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American Horror Story: Roanoake Season Finale Review - Latino Review

Image via FX

Like any show, this season of American Horror Story had its ups and downs.
For me, the downs came following the first couple episodes. With a
relatively small cast, it was difficult to bring some genuine scares to the
story. Considering the show usually has a high body count, the writers were
forced have have our leads run around the forest for five episodes, leaving
very little room for actual plot development. This was a frustrating
experience, and the change in the format for Episode 6 was a welcome one.

The second half of the show brought us a revolving door of cast members to
be prepped for the slaughter, and as a result, the pacing was frenetic.
Barely did we stop in the four episode we spent back at the dangerous
forest. Whenever something would get boring, the filmmakers would change
things up on us almost immediately, keeping us viewers on their toes.

“Chapter 9” of this season brought us to a bloody conclusion, with Lee
Harris being left as the sole survivor of this terrible ordeal. But what
challenges would she face in the final episode? She did, after all, confess
to the murder of her ex-husband, Mason, while on the Polk ranch, and she
still had a significant amount of work to do in mending the relationship
with her daughter.

The first part of this episode dealt with the court case surrounding the
murder. We are re-fed all this information through TV specials and recorded
drama in the courtroom. We are given the evidence for an against her, and
when all said and done, the jury apparently felt there was too much left to
question for her to be held accountable for her actions. Lee is set free,
which takes us to the second phase of the episode: The Oprah special.

Or rather, the Lana Winters special. American Horror Story fans will
recognize Lana Winters from the Asylum season, in perhaps the biggest
indication thus far that all these seasons actually tie together in some
way. Show creator Ryan Murphy has been teasing this increasing connection
for almost a year now, and from what we can tell, the threads will slowly
be weaved closer and closer together as we get into future seasons. Anyway,
this special goes south really quick when Lana reveals that Lee’s daughter
has gone missing, and demands to know what happened to her. Things are
further interrupted by the last Polk family member coming in, guns blazing,
seeking revenge for the death of his family. Luckily for us, the man is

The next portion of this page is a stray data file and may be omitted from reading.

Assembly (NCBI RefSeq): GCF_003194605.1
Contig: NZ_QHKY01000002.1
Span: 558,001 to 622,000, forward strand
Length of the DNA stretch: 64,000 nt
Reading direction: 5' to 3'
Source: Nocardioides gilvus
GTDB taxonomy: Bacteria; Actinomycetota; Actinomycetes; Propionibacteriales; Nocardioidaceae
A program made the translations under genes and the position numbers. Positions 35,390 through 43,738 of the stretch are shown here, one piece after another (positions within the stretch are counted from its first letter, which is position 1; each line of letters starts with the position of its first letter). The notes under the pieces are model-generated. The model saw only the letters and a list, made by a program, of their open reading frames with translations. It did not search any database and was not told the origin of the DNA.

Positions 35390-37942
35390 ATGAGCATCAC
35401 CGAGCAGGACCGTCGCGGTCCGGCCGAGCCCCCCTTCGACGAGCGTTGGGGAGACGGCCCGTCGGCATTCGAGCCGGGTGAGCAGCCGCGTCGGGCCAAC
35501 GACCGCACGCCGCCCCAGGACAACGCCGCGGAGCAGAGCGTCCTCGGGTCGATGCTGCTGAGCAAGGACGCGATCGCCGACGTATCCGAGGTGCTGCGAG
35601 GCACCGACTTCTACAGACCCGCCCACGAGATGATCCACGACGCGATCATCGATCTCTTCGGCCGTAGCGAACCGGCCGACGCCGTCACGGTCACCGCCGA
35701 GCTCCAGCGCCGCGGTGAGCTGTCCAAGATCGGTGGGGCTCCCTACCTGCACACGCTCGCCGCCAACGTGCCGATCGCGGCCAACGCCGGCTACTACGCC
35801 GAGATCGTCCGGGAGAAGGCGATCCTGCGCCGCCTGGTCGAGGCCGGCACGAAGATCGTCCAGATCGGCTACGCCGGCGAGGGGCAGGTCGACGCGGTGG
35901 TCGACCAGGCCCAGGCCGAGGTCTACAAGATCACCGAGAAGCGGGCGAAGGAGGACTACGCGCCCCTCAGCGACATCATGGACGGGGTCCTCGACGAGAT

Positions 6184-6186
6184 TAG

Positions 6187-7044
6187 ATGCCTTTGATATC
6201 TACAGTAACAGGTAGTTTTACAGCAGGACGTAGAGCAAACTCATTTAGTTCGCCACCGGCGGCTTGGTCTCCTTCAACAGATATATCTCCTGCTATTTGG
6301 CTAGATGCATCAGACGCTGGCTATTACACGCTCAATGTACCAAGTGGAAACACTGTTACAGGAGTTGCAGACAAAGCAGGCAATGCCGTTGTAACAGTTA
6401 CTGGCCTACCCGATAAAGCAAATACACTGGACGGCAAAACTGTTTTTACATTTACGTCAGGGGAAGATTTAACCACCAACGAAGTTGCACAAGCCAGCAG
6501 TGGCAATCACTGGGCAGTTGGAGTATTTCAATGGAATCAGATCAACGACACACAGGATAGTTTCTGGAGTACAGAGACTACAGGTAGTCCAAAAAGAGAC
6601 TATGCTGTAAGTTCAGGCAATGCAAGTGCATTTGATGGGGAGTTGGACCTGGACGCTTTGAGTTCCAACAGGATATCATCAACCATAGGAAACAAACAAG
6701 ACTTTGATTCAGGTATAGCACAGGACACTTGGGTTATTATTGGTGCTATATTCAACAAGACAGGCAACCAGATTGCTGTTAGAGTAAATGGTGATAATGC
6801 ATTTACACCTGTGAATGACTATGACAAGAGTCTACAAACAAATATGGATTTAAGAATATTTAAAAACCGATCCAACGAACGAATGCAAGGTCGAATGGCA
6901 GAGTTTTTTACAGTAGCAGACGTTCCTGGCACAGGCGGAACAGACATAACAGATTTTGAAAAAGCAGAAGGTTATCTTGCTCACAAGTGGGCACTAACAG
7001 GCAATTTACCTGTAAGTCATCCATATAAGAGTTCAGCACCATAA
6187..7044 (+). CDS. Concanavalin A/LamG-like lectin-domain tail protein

taken out by a cop before either Lee or Lana are killed. Lee runs off, in
search of her missing daughter.

But this leads us into the final part of the episode, where we follow a new
team of ghost hunters hoping to make it big at the Roanoke house. While a
new batch of ghost hunters would have been fine and dandy a few episodes
ago, at this point, it feels incredibly derivative. We know that, before
long, these ghost hunter will realize these dangers are all too real,
before suffering a bloody fate. And yes, as has happened thrice already,
that’s exactly what happens here, but not before Lee ends up at the house,
searching for her missing daughter. It’s at this point that I realized that
this ghost hunter show was a way for them to justify setting up more
cameras around the house so they could chronicle the final drama with Lee
and her daughter Flora.

Of course, Flora isn’t too happy with Lee for killing her father, and Lee
realizes that her chance to actually save her relationship with her
daughter is virtually a lost cause. There is no way she can go on living
with her as she wants to. Additionally, Flora is stuck on staying with her
ghost friend Priscilla. In a last ditch effort to win her love, Lee agrees
to look after Priscilla in Flora’s place. Lee and Priscilla burn the house
to the ground, and becomes a part of the Roanoke land.

While I’d definitely call this a great season, I have to say, this episode
was bit underwhelming. The constant change in format was exhausting, and by
the end, returning for the 133rd time to the Roanoke house reeked of
stupidity. In the show’s favor, this certainly helped to keep the pacing
up, and it’s understandable that the real focus be on Lee’s redemption, but
I couldn’t help but feel an air of predictability and redundancy in the

It wasn’t bad, but given the high bar set by this latter half of a season,
I’d say it slightly fell short for me.

Grade: B

What did you think of the conclusion to this season of American Horror
Story? Let us know your thoughts down below!

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apologize to Mike Pence for their terrible behavior about 17 hours

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